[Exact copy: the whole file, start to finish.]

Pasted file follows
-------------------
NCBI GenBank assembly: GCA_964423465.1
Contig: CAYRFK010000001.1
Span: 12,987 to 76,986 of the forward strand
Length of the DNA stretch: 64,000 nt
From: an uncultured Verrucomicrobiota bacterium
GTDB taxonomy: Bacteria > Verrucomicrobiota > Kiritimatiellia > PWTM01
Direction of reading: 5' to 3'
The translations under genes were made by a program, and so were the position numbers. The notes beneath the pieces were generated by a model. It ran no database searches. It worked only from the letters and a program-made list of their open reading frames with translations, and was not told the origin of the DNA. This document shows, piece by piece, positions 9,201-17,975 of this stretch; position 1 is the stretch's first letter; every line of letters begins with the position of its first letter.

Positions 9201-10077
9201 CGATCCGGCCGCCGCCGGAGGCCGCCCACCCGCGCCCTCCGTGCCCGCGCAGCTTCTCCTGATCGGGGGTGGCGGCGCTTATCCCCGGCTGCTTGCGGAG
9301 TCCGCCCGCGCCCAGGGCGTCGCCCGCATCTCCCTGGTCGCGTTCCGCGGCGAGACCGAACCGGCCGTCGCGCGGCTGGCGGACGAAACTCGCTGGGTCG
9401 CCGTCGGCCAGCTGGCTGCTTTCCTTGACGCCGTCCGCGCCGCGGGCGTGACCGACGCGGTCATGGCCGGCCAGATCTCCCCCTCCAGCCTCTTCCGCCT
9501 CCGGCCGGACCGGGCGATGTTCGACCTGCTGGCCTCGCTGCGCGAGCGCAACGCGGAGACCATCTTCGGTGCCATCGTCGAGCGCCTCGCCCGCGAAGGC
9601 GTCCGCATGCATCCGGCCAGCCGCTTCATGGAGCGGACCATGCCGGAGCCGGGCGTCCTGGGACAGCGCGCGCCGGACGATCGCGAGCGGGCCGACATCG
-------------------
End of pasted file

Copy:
NCBI GenBank assembly: GCA_964423465.1
Contig: CAYRFK010000001.1
Span: 12,987 to 76,986 of the forward strand
Length of the DNA stretch: 64,000 nt
From: an uncultured Verrucomicrobiota bacterium
GTDB taxonomy: Bacteria > Verrucomicrobiota > Kiritimatiellia > PWTM01
Direction of reading: 5' to 3'
The translations under genes were made by a program, and so were the position numbers. The notes beneath the pieces were generated by a model. It ran no database searches. It worked only from the letters and a program-made list of their open reading frames with translations, and was not told the origin of the DNA. This document shows, piece by piece, positions 9,201-17,975 of this stretch; position 1 is the stretch's first letter; every line of letters begins with the position of its first letter.

Positions 9201-10077
9201 CGATCCGGCCGCCGCCGGAGGCCGCCCACCCGCGCCCTCCGTGCCCGCGCAGCTTCTCCTGATCGGGGGTGGCGGCGCTTATCCCCGGCTGCTTGCGGAG
9301 TCCGCCCGCGCCCAGGGCGTCGCCCGCATCTCCCTGGTCGCGTTCCGCGGCGAGACCGAACCGGCCGTCGCGCGGCTGGCGGACGAAACTCGCTGGGTCG
9401 CCGTCGGCCAGCTGGCTGCTTTCCTTGACGCCGTCCGCGCCGCGGGCGTGACCGACGCGGTCATGGCCGGCCAGATCTCCCCCTCCAGCCTCTTCCGCCT
9501 CCGGCCGGACCGGGCGATGTTCGACCTGCTGGCCTCGCTGCGCGAGCGCAACGCGGAGACCATCTTCGGTGCCATCGTCGAGCGCCTCGCCCGCGAAGGC
9601 GTCCGCATGCATCCGGCCAGCCGCTTCATGGAGCGGACCATGCCGGAGCCGGGCGTCCTGGGACAGCGCGCGCCGGACGATCGCGAGCGGGCCGACATCG